People are upset about stereotypes, and often conflate the Model Minority Myth with the stereotype that Asians are good at math. So, to “challenge” the stereotype, an Asian person will say they aren’t good at math.
They misunderstand the point of the MMM stereotype.
The MMM stereotype has been described elsewhere. It was invented in the 1960s, and basically says:
- Asians are “rich” or have above average income higher than whites.
- Asians got this way by being quiet and hard working.
- By inference, Asian Americans don’t have problems that lead to poverty or dissatisfaction with life.
- This is the idea if you’re making money, you’re “doing ok”.
- Likewise, if you’re showing up to work, and not complaining, you’re “doing ok”.
However, if we remove the racial parts, we have a “class-centered MMM stereotype” about “middle class” versus “poor” or “oppressed”:
- X are “rich” or have above average income.
- X got this way by being quiet and hard working.
The implication is that by being quiet and hard working, you will get rich.
The Purpose of the MMM
The purpose of the MMM was to contrast Asian Americans, specifically Japanese Americans and Chinese Americans, against Black Americans, in the 1960s. It was intentionally pitting Asian Americans against Black Americans.
Black Americans after WW2 created the Civil Rights Movement for their own liberation. This was a continuation of civil rights fights ever since the Civil War. After WW2, it was re-energized: Black GIs were exposed to more fair treatment in Europe, and average Americans seeing the way eugenics was implemented by Nazi Germany, the people were more open to ending racism.
The new CRM was:
- Argumentative – they continued the tradition of lawsuits opposing racist laws.
- Confrontational – they engaged in protests that incited police to attack them, on camera.
- Economic – they engaged in economic boycotts, and labor strikes (and worked with some labor unions).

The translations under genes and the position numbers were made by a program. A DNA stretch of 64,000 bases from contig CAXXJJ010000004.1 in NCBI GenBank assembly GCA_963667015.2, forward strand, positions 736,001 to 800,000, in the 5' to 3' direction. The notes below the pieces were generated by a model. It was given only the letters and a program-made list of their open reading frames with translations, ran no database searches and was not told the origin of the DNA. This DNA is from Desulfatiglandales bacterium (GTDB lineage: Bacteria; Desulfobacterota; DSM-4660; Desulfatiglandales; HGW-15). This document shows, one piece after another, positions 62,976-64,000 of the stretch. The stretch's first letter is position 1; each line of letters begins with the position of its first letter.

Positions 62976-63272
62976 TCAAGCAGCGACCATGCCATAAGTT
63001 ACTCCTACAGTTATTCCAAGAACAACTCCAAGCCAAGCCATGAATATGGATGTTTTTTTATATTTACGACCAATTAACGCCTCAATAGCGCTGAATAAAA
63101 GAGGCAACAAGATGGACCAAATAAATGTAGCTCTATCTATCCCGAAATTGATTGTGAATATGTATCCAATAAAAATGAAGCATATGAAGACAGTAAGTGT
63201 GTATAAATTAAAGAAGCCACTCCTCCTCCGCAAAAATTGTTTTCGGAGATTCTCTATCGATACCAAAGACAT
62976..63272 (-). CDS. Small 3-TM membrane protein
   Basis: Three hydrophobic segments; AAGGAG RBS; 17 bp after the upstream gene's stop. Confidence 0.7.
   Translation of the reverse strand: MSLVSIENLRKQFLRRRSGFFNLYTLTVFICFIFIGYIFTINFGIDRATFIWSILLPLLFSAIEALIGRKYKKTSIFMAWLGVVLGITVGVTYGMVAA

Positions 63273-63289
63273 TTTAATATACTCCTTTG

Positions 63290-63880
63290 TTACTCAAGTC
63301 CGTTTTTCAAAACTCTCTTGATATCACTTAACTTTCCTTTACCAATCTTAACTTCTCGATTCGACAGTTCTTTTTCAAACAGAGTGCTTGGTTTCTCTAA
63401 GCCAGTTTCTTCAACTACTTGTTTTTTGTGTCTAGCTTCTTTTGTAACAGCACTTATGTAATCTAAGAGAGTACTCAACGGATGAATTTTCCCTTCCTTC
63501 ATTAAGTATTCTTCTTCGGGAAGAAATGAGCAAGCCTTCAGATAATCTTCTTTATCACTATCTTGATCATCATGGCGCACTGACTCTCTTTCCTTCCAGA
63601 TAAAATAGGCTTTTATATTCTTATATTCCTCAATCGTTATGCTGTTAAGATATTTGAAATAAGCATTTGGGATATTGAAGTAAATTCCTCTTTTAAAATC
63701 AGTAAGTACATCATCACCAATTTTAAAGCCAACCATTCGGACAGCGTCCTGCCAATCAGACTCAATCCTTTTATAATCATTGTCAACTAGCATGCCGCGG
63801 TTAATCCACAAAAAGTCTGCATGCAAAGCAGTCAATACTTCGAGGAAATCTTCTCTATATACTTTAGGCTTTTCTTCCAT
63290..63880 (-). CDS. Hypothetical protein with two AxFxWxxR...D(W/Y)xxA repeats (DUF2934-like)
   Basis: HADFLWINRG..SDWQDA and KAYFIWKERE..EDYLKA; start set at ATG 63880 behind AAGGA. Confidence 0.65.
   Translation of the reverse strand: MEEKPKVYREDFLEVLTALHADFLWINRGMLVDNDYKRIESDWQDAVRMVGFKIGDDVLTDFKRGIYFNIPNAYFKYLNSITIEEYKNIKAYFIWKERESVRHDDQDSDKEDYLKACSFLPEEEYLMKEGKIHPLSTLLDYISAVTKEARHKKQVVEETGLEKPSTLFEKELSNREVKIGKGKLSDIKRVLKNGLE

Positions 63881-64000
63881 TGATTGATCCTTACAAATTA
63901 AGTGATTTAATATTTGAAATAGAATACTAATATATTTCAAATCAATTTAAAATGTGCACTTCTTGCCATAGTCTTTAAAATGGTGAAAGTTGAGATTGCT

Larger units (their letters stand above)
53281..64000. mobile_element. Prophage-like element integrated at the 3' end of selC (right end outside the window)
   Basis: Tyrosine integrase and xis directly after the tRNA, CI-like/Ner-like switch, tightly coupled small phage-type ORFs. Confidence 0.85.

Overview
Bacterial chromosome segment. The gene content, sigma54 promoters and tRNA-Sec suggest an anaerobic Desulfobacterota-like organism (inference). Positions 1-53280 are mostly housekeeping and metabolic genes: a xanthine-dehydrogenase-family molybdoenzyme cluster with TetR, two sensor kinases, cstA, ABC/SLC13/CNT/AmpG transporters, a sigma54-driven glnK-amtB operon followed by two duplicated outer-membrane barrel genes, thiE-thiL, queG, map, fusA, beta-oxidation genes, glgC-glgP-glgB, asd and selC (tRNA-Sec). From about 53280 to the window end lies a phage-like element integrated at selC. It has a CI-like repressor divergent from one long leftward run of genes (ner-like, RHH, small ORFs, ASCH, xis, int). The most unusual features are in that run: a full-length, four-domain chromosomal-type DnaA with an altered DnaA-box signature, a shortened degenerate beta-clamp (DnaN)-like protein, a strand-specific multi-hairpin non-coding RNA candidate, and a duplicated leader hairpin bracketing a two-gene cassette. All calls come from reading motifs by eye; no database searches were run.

The racist system didn’t like this new CRM, and the MMM pushed the idea that Asian Americans made it, despite suffering similar racism.
The intent was to use Asian Americans as a way to attack the Black Civil Rights Movement.
Moreover, it was also to convince Asian Americans to attack the Black Civil Rights Movement, to create allies for white racism.
The MMM is also be used to divide the Asian Americans from each other, but that’s a topic for another essay.
The MMM also serves, today, to erase the history of Asian Americans within the Civil Rights Movement, and also the complicated history of Asian ethnic organizations fighting for their own Civil Rights since the 1850s.
The Misunderstanding by Some Asian Americans
Asian Americans who point out that “they aren’t good at math” think they are challenging the MMM.
They’re missing the point.
The way to challenge the MMM is to identify that the MMM is a “divide and conquer” strategy to pit Asian Americans and others against anyone who engages in a struggle for civil rights and community liberation.
The way to challenge it is to engage in struggles for civil rights and community liberation.
The way to challenge it is to support other communities’ struggles for civil rights and community liberation.
This begs the question, “what is self liberation for Asian Americans?” That’s a topic for another essay.